U.S. Steel was a major pathbreaker in U.S. history. But it is no longer the powerful symbol of American strength that it used to be. In 1901, when Andrew Carnegie, J.P. Morgan, and others created U.S. Steel, the $ 1 billion market value of the company was equal to nearly 5% of the gross domestic product of the country and was America’s (and the world’s) largest corporation. Today, U.S. Steel’s value of $14.9 billion represents 0.06% of US GDP. It is ranked No. 1,466 in market value among publicly traded companies. It is also less than 0.5% of the highest market value corporation (Apple). U.S. Steel’s “iconic” status is clearly from a bygone era.

It is rare for CFIUS to block an acquisition on national security grounds. And presidential action to block the acquisition, while permissible, is even more unlikely. Still, the next few months will create anxiety. The stock price for U.S. Steel is currently about $7 per share below the $55-per-share acquisition price.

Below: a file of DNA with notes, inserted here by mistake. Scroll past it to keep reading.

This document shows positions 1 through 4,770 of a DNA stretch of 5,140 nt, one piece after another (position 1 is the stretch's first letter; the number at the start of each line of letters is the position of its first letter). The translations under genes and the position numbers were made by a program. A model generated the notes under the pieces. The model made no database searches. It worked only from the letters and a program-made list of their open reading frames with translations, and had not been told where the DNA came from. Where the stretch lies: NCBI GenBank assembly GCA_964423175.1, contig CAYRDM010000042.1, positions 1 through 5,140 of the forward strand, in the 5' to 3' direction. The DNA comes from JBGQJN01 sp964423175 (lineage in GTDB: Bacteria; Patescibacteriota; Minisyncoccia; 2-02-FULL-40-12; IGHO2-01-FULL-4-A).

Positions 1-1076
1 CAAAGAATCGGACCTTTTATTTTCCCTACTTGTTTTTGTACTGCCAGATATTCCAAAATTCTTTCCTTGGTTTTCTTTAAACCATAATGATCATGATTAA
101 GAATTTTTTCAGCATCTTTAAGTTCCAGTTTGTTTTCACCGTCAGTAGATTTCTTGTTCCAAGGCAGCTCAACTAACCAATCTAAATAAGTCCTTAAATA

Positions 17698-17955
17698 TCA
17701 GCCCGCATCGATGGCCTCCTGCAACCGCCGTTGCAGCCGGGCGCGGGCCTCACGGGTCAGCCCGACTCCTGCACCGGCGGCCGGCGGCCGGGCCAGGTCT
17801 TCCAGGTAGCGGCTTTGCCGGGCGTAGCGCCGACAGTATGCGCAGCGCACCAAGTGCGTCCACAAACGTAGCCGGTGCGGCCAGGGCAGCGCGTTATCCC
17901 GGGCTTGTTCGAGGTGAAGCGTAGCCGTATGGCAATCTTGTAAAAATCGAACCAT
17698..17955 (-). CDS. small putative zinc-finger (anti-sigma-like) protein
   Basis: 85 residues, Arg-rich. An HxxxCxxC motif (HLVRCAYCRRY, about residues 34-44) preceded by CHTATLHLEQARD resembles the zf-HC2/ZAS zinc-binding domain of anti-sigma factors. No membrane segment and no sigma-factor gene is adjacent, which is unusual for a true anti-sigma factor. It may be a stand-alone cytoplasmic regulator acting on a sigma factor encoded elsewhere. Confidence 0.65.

This is a transition time for the steel industry as it adjusts to new technologies, clean steel, and the new realities of world trade. American manufacturers depend on imports because the US industry cannot make enough to satisfy domestic demand. And steel users employ many more workers than do steel producers. In short, the NSC deal on balance looks like a winner for the country, as well as U.S. Steel’s shareholders.

Lewis Leibowitz, SMU Contributor

Lewis Leibowitz